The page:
Neva Lakes, Fourth of July Trailhead, Indian Peaks Wilderness Area, Colorado
Neva Lakes - 8.0 miles
Fourth of July Trailhead
|Round-Trip Length:||8.0 miles (distance and elevation gains will vary by route)|
|Start-End Elevation:||10,172' - 11,836' (11,868' max elevation)|
|Elevation Change:||+1,664' net elevation gain (+2,460' total roundtrip elevation gain)|
Neva Lakes - 8.0 Miles Round-Trip
The Neva Lakes (11,836') are located in a steep-walled cirque between Mt Neva (12,814') and Mt Jasper (12,923') in the Indian Peaks Wilderness. No trail reaches the lakes, however a fairly moderate cross-country route splits off the Arapaho Pass Trail and follows North Fork Middle Boulder Creek to its source at the lakes.
The most efficient route follows the Arapaho Pass Trail to the Arapaho Glacier Trail split, where you can drop (south) into the valley and intercept the creek.
It traces the creek through a stunning sequence of alpine meadows, tarns and cascades to a steep wall under the cirque, the only major obstacle between the trail and lakes.
Use best available terrain and pitch to scale the oft snow-covered wall, above which travel moderates across open tundra to the lakes.
Only experienced hikers should attempt the Neva Lakes. Though off-trail navigation along the North Fork is intuitive, proficiency with maps, compass and/or GPS is still required for safe and efficient travel.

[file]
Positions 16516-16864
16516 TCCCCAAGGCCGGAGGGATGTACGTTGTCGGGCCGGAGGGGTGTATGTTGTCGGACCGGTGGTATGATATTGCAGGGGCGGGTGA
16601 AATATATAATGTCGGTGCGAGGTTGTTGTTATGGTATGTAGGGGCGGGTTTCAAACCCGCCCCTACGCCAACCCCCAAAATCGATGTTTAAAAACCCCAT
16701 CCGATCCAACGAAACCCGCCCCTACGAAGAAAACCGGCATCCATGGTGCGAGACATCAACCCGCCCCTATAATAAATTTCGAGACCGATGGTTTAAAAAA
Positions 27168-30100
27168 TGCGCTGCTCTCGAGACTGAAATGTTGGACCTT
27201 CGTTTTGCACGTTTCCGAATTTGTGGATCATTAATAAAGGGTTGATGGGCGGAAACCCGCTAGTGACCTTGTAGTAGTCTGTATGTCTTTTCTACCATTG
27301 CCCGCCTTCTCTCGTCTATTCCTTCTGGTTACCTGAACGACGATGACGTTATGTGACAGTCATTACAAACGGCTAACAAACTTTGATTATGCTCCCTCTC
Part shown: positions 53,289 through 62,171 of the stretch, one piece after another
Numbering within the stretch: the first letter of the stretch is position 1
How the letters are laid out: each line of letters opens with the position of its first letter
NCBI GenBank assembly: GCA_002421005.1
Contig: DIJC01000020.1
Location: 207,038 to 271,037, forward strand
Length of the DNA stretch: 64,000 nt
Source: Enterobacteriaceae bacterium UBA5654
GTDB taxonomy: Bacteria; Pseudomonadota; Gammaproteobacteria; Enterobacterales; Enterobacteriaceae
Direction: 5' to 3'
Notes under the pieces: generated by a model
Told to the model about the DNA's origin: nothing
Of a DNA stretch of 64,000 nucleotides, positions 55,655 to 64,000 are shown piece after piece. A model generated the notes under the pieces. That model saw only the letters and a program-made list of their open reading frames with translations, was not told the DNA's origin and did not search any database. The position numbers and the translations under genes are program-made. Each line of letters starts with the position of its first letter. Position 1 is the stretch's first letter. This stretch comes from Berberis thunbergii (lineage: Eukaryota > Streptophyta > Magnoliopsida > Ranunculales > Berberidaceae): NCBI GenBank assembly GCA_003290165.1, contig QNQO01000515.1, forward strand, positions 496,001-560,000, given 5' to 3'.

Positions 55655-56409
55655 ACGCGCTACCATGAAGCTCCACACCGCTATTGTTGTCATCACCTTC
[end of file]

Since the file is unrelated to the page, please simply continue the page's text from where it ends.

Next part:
Distances will vary by route. The route described here travels 2 miles off-trail, each way. Much of it runs at and over treeline, and travel can be slow even on gentle terrain.
Watch weather closely and allow plenty of time for the return climb out of the valley to regain the Arapaho Pass Trail. Avoid trampling sensitive alpine vegetation and walk on rocks and snow whenever possible to minimize impact.
Note, the lakes have no widely recognized official name. They're unnamed on most maps, guides and Boulder County documents. They've been dubbed the 'Neva Lakes' here in reference to their location under Mt Neva, and for expedient recognition. Please contact [email protected] with additional information:
The Arapaho Pass Trail rises past the Indian Peaks Wilderness Boundary (.4 miles : 10,385') with a good look at Diamond Lake's outlet-waterfall across the valley.
It narrows across the midsection of a steep cascade (1 mile : 10,650') to the Diamond Lake Trail split (1.15 miles : 10,752'). The APT switchbacks and moderates across high open slopes with views of Neva, Jasper and the general route you'll be taking.
The spur weaves to a meadow and fades (2.3 miles : 11,070'), where you'll follow best-available terrain to meet the creek (2.6 miles : 11,190').
Navigation is quite simple from this point, though you'll still have to negotiate several marshy ponds, willow patches, outcrops and stream crossings.
There are many great places to camp in this idyllic setting, arguably one of the nicest valleys in the Indian Peaks. The Arapaho Pass Trail - etched high into the north valley wall - is almost always in sight and its location never in question.
The route rises through expansive meadows to the base of a steep wall under the cirque (3.45 miles : 11.525').
All things equal scaling the left (south) side is preferable, as it leads to level grassy tundra (3.6 miles : 11,710') across the basin from Lower Neva Lake.
Much of the lower lake is ringed by talus, and the north-side approach leads right into it. A slightly longer but more gentle approach from the south leads to Upper Neva Lake (4.0 miles : 11,836'), from which it's an easy backtrack to the lower lake.